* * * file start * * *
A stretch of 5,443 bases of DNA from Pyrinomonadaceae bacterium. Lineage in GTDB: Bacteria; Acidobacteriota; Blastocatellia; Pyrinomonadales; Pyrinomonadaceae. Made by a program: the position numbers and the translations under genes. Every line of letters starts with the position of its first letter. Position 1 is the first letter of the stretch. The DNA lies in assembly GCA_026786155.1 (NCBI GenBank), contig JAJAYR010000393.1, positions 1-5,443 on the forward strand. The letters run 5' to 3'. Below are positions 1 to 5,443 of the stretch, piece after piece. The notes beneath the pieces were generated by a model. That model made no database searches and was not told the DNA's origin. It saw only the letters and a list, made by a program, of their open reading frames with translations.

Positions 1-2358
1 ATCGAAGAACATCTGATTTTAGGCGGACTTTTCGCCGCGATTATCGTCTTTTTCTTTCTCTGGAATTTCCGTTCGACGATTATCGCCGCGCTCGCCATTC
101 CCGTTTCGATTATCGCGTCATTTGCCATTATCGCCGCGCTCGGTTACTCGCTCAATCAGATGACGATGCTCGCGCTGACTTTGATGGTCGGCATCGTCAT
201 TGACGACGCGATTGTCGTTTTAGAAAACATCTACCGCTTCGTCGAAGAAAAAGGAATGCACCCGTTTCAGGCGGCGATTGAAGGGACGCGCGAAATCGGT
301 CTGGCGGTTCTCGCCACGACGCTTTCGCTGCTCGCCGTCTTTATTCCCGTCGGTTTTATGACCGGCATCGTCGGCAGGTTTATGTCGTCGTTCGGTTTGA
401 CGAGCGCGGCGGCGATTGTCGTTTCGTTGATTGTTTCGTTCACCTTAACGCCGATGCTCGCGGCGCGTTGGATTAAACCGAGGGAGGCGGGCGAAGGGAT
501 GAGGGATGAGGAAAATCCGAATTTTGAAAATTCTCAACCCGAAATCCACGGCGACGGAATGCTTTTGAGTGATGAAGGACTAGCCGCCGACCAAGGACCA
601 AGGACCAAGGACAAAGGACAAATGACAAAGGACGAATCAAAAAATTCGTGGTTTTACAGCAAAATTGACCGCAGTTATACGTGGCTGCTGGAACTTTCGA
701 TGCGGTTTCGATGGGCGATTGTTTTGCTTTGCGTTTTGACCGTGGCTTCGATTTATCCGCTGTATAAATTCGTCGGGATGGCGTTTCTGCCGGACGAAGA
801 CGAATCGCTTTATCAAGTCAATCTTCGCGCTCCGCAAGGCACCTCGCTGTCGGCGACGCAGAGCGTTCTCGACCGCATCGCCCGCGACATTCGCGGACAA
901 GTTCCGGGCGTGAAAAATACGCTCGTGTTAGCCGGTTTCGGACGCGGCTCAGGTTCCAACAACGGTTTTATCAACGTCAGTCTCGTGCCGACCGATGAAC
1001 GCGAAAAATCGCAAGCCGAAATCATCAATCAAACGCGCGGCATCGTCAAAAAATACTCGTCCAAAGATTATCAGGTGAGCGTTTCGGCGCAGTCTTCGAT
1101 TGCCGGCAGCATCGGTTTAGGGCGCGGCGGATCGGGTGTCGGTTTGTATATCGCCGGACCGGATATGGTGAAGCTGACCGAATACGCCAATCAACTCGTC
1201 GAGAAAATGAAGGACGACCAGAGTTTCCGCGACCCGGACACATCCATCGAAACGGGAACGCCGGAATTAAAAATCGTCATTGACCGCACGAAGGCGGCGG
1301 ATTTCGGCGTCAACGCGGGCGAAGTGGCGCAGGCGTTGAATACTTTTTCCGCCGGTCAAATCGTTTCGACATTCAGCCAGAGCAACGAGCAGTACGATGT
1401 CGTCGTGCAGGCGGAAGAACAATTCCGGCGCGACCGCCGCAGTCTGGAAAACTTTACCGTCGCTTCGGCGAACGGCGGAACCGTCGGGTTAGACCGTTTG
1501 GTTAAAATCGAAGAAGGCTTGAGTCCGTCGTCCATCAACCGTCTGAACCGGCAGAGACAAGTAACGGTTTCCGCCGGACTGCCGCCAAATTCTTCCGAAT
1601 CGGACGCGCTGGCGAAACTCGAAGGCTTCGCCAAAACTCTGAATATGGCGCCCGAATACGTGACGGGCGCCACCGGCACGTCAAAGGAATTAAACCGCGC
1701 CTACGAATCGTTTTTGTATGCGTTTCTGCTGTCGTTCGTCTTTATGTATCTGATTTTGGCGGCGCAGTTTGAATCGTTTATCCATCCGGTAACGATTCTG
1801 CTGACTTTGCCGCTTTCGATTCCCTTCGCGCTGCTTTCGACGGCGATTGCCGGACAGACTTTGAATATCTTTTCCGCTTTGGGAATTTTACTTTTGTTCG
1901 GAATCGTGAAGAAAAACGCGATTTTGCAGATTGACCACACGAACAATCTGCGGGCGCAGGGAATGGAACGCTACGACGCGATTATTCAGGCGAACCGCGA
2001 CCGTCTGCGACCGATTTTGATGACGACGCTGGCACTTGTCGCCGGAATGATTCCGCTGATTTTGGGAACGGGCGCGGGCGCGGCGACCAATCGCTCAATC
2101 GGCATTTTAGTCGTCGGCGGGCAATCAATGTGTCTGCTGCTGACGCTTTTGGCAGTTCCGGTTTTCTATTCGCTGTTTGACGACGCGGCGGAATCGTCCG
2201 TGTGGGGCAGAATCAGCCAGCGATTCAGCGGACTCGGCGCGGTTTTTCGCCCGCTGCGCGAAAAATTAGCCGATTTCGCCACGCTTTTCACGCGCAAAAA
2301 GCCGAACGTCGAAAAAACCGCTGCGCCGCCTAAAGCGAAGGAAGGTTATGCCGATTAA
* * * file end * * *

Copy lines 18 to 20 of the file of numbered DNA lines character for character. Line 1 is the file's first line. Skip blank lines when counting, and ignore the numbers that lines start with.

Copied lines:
1501 GTTAAAATCGAAGAAGGCTTGAGTCCGTCGTCCATCAACCGTCTGAACCGGCAGAGACAAGTAACGGTTTCCGCCGGACTGCCGCCAAATTCTTCCGAAT
1601 CGGACGCGCTGGCGAAACTCGAAGGCTTCGCCAAAACTCTGAATATGGCGCCCGAATACGTGACGGGCGCCACCGGCACGTCAAAGGAATTAAACCGCGC
1701 CTACGAATCGTTTTTGTATGCGTTTCTGCTGTCGTTCGTCTTTATGTATCTGATTTTGGCGGCGCAGTTTGAATCGTTTATCCATCCGGTAACGATTCTG